‘The Last O.G.’: Don’t call it a comeback

The story of Tracy Morgan’s brush with death is well documented. But as Tracy himself will tell you, he has many more stories, and jokes, to tell before his amazing career is through. Which brings us to “The Last O.G.” — the new comedy that airs Tuesdays at 10:30/9:30C on TBS.

We sat down with Olivia Morris, manager, Original Programming, TBS, to learn about Tracy’s new show, and what it’s like working with someone who wants everyone around him to have as much fun as possible, all the time.

To learn more about TBS’s “The Last O.G.,” check out the site.


Turner: Hi Olivia, thanks so much for speaking with us. So, for those who may not know, tell us what you do at Turner.

Olivia Morris: I am a manager of original scripted programming of development at TBS. We're all about trying to find what's new and exciting, what's next for our network, while also managing and maintaining our current shows.

T: We’d love to ask you about “The Last O.G.” What was the chain of events that brought this new show to TBS?

OM: Like a lot of our shows, it came in as a pitch. This was a really easy pitch for us to take, because it was co-created and executive produced by Jordan Peele. We also knew that Tracy was attached; so it's like, of course we would love to hear it! Thankfully, I had the opportunity to be in the pitch, and it was hysterical. Everyone was laughing out loud. We threw all of our weight behind it from day one.

T: Now Tracy Morgan is such a uniquely funny individual and has had an incredible career. What’s it like to work with someone like Tracy?

OM: Working with him is a dream come true. I had the pleasure of being on set for most of the summer, and he has such a great energy. He treats his set like it's a family, and he always says, “There's no smoking, no drinking, no cussing. You know, treat it like there's kids on the set.” No matter what someone's role is, whether they're an executive producer or someone doing his hair and makeup, he makes sure everyone knows how grateful he is and how much they matter. And because the tone of the set really starts with him, it's really wonderful that he's someone who really, really cares.

T: Tracy has of course been through a tremendously difficult time over the last few years with regards to his car accident and subsequent rehabilitation. Can you speak to the journey he has gone on from almost losing his life to coming back to star in a sitcom?

OM: What I've seen is that he has a very unique perspective on life now. I hear him say things like, "I am a better man now. Everything happens for a reason, and I didn't die because I'm meant to be here and I still have stories to tell."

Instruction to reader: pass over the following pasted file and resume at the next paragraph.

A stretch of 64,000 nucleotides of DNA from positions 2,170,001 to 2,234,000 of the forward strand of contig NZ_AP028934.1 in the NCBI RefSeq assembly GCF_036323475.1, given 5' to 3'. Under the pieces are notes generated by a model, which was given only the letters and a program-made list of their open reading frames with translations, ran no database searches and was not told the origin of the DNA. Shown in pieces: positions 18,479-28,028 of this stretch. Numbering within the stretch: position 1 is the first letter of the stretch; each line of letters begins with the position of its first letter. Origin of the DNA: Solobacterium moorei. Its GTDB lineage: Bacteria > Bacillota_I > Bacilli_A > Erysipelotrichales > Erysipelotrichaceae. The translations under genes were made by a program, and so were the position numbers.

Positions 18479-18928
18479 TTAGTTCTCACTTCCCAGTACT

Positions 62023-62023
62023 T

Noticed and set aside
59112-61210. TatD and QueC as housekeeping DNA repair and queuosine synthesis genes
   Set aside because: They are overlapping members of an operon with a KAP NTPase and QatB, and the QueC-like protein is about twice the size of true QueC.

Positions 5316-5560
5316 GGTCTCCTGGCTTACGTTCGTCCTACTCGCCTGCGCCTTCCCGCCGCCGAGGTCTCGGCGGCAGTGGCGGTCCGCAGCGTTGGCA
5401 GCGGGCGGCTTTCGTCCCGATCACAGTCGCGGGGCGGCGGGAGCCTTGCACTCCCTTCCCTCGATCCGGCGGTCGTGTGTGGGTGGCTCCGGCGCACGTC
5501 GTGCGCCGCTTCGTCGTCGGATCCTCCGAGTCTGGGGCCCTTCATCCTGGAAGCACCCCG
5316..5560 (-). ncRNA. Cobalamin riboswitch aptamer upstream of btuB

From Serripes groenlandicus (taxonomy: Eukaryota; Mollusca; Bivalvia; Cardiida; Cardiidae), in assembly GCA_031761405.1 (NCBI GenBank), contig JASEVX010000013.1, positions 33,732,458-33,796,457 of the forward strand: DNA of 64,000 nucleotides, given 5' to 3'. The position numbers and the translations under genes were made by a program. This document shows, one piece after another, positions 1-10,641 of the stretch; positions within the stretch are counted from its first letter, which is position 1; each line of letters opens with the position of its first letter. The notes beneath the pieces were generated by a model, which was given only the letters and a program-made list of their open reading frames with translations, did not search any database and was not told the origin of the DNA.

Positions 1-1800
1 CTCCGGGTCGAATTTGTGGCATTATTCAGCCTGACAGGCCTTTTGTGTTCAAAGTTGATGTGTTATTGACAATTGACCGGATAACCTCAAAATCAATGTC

He's so grateful, and on top of that he's still so funny. And to have someone who, even before the accident, had a difficult upbringing and a troubled life still find joy help others find it too, is really inspiring.

T: Does Tracy’s journey affect how you look at your job, or even your life in general?

OM: Yes, it does. I've always been someone that tries to enter everything with gratitude and with enthusiasm, which is something that Tracy does too, so we're a lot alike in that way. But I think something that Tracy's been able to provide for me is a real sense of perspective.

Tracy loves talking about his wife and kids, and how much he loves helping other people, and I love having that sense of perspective because even though I love my job and will work endless hours, days, nights and weekends, it's nice working with someone who wants you to go spend time with your friends and family.

T: Let’s lighten things up a bit here – tell us about the show!

OM: “The Last O.G.”  stands for “original gangster,” which basically means “old school.” But not just old school, it’s someone who really knows the lay of the land, someone who's really been through it and can give you tough love and the best advice.

Tracy's character is named Tray. He was one of the neighborhood crack dealers in Brooklyn, but wanted to get out of the game. On one of his very last days he gets arrested and serves a 15-year prison sentence. The pilot starts where he's coming out of jail with a brand-new lease on life.

The show has a lot of really big themes: crack, gentrification, being black in America, the prison system, absent fathers, blended families. It doesn't sound like a comedy, but it's very grounded, it's really funny and there's a lot of heart. And I think because he's such an optimistic character, you are rooting for him to win.

T: Can you give us a few little tidbits regarding the upcoming season?

OM: There are some funny guest stars that show up. For instance, in episode five, there is a character named Pooh Cat that is played by Chrissy Metz, who's on “This Is Us.” And her character is someone who was a prison groupie for Tray's character. She would bring him Wild Berry Skittles and spend time with him. And now that he's out of prison, she's furious that he didn't tell her and goes after him. I won't tell you what she actually wants; but, by the end of the episode, it becomes clear. And it's very, very funny.

“The Last O.G.” airs Tuesdays at 10:30/9:30C on TBS.